For once, a behind-the-scenes look at the movie industry doesn't take itself too seriously.
What Just Happened?
The biggest problem with movies about the film industry is that they are greatly heralded by the very people they are meant to skewer: those working in the industry.
They are unavoidably penned and brought to the screen by insiders with lots of knowledge of the arcane inner workings of the industry, and the movies like to show that off. Critics and film journalists tend to love them because, with few exceptions, critics and journalists are peripheral to the moviemaking process. They tend to know a lot about things they are not a part of, which allows them to laugh smugly at the in jokes their friends don't get.
What Just Happened?, the director Barry Levinson's film version of the book What Just Happened?: Bitter Hollywood Tales From the Front Lines by Art Linson, is definitely an insider's take on the industry. Linson, who wrote the screenplay and got a producer credit as well, has been behind such hits as The Untouchables, Casualties of War, Fight Club and Into the Wild. What Just Happened?, however, has no smugness about it, no Hollywood "with it" superiority. It is not a satire so it does not assume its audience is in on the joke. And, unlike other takes on the film and TV industry, there is no presumption that a simple look inside the entertainment industry will leave filmgoers agog.
Instead, this is a well paced, accessibly cool and sometimes hilarious depiction of two weeks in the life of a Hollywood producer, Ben (Robert De Niro), a man past his prime who tries to maintain some self-respect while balancing two broken marriages, two troubled movies and three kids. His professional life is complicated by a $20 million (Dh73.5m) movie star - Bruce Willis, playing himself - who refuses to lose weight or shave his beard.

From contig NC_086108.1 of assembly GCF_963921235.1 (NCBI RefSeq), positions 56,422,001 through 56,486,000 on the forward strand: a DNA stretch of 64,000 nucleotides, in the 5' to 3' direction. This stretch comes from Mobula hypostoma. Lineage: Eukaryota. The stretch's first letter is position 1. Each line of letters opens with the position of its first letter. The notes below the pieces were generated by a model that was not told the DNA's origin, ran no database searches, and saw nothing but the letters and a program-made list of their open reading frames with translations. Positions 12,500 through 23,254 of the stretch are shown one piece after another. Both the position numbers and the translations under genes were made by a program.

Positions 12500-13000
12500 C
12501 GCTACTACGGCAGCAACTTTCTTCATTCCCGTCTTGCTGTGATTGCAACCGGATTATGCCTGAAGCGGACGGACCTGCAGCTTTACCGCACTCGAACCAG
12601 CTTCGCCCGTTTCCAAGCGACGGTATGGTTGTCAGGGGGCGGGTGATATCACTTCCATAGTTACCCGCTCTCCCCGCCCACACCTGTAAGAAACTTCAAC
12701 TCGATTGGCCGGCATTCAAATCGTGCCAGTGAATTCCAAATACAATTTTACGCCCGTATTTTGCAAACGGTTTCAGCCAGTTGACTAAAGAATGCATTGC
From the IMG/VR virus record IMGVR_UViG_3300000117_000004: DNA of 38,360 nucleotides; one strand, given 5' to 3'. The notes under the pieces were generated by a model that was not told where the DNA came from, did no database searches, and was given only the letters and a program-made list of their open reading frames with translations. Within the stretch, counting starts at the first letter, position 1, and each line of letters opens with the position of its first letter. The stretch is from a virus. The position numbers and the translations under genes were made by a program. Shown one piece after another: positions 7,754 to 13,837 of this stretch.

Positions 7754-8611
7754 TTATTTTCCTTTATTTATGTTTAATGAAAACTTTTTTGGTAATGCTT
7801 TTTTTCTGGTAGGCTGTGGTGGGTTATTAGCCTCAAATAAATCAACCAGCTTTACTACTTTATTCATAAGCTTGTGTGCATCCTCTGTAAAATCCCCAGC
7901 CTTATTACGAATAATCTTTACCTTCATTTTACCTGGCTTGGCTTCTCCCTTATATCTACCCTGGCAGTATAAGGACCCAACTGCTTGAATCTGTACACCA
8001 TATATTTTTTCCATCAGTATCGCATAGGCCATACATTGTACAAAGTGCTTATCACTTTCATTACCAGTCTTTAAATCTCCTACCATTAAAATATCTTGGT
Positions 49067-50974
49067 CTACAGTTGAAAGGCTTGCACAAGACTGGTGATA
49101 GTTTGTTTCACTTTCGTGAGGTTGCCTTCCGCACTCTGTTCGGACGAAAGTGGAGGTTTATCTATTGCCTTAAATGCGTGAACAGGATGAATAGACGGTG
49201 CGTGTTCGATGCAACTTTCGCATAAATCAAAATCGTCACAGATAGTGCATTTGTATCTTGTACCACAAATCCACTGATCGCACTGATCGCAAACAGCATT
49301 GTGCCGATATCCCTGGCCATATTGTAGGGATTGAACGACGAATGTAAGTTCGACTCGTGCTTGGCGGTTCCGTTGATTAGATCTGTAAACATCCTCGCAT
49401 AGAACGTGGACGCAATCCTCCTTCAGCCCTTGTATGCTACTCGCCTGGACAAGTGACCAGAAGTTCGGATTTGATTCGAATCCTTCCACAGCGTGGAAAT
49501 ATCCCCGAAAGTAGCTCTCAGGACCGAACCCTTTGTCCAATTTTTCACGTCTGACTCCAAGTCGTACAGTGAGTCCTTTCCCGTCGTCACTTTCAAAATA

He also has to contend with a madman director, played by Michael Wincott, who fights against recutting a final scene, insisting: "The dog has to die!" When he doesn't get his way, the director erupts in a table-pounding fit that sends M&Ms flying around the studio head's office. The studio head, Lou Tarnow (Catherine Keener), watches stoically. "I've lost $25 million before," she says smooth as ice. "I'll lose $25 million again."
De Niro in the lead role is the Everyman of producers, struggling to maintain personal and professional lives so discombobulated that in the end it hardly matters what his profession is. He is the straight man among a host of colourful characters - some sympathetic, some pathetic - who at times border on parody. John Turturro's Dick Bell, a weak-spined agent who is afraid of his clients and just about everything else in life, is so dislikeable that you can't help but love him, and Willis's send-up of himself is refreshing and funny. Even Sean Penn, the epitome of a Hollywood type who takes himself way too seriously, is game for self-parody that is so subtle as to be almost unnoticeable.
There's been a lot of criticism of What Just Happened? because it avoids going for the jugular and outing every miscue of the film industry. Certainly the main players in this movie - Levinson, Linson and De Niro - know exactly where the bodies are buried; if they wanted to engage in slash-and-burn satire or tell-all memoirs, they could. Though that may have been the movie some people wanted to see, it was not the movie the filmmakers wanted to make. This choice is not necessarily a failure, no matter what the critics say. After all, who's making movies and who's writing about them?